A model of neural mechanisms in monocular transparent motion perception

J Physiol Paris. 2010 Jan-Mar;104(1-2):71-83. doi: 10.1016/j.jphysparis.2009.11.010. Epub 2009 Nov 10.


Transparent motion is perceived when multiple motions are presented in the same part of visual space that move in different directions or with different speeds. Several psychophysical as well as physiological experiments have studied the conditions under which motion transparency occurs. Few computational mechanisms have been proposed that allow to segregate multiple motions. We present a novel neural model which investigates the necessary mechanisms underlying initial motion detection, the required representations for velocity coding, and the integration and segregation of motion stimuli to account for the perception of transparent motion. The model extends a previously developed architecture for neural computations along the dorsal pathway, particularly, in cortical areas V1, MT, and MSTd. It emphasizes the role of feedforward cascade processing and feedback from higher to earlier processing stages for selective feature enhancement and tuning. Our results demonstrate that the model reproduces several key psychophysical findings in perceptual motion transparency using random dot stimuli. Moreover, the model is able to process transparent motion as well as opaque surface motion in real-world sequences of 3-d scenes. As a main thesis, we argue that the perception of transparent motion relies on the representation of multiple velocities at one spatial location; however, this feature is necessary but not sufficient to perceive transparency. It is suggested that the activations simultaneously representing multiple activities are subsequently integrated by separate mechanisms leading to the segregation of different overlapping segments.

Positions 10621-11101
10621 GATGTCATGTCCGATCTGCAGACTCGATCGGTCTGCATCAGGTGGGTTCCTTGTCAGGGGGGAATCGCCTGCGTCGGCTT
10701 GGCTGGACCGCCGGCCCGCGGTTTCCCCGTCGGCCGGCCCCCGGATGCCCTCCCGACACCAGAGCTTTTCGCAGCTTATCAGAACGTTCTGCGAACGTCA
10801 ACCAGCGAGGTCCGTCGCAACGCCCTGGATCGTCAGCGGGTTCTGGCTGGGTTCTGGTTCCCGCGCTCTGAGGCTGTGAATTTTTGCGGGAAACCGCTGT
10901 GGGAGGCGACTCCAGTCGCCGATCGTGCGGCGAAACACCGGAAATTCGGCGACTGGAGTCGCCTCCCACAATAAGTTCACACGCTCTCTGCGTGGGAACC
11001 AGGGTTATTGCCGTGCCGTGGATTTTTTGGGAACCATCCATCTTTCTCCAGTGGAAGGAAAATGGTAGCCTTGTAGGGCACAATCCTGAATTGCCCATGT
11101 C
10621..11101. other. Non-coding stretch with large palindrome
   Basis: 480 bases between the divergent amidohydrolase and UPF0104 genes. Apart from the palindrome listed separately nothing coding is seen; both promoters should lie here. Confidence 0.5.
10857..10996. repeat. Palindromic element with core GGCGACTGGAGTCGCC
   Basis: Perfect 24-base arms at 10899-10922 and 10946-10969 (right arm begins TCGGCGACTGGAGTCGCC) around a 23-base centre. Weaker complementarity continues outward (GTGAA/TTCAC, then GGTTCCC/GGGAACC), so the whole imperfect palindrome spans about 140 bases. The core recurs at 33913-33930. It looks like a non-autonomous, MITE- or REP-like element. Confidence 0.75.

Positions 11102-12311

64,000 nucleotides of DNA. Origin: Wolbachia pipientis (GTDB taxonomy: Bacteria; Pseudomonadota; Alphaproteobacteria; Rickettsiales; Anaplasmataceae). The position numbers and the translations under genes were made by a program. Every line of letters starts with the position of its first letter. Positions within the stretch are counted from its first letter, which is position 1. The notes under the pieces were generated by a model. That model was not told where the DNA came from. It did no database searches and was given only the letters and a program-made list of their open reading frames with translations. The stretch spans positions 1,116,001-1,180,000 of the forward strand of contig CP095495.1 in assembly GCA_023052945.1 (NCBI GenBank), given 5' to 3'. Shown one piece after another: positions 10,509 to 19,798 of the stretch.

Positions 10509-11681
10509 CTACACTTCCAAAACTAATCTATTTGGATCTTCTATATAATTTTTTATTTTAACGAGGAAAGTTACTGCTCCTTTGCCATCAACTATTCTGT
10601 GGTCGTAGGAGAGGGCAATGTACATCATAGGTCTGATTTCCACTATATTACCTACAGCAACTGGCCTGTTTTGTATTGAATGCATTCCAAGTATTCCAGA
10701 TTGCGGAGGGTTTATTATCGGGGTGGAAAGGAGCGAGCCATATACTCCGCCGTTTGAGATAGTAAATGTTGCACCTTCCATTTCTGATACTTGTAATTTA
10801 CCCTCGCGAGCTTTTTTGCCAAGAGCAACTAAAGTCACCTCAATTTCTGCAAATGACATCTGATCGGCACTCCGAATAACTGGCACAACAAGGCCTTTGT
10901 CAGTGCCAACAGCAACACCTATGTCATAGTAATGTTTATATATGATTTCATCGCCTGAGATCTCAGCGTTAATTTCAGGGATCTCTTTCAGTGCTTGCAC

Publication types

  • Research Support, Non-U.S. Gov't

MeSH terms

  • Animals
  • Attention / physiology
  • Computer Simulation
  • Decision Making / physiology
  • Humans
  • Models, Neurological*
  • Motion Perception / physiology*
  • Neurons / physiology*
  • Optical Illusions / physiology*
  • Orientation / physiology
  • Photic Stimulation / methods
  • Psychophysics
  • Signal Detection, Psychological
  • Vision, Monocular / physiology*
  • Visual Pathways / physiology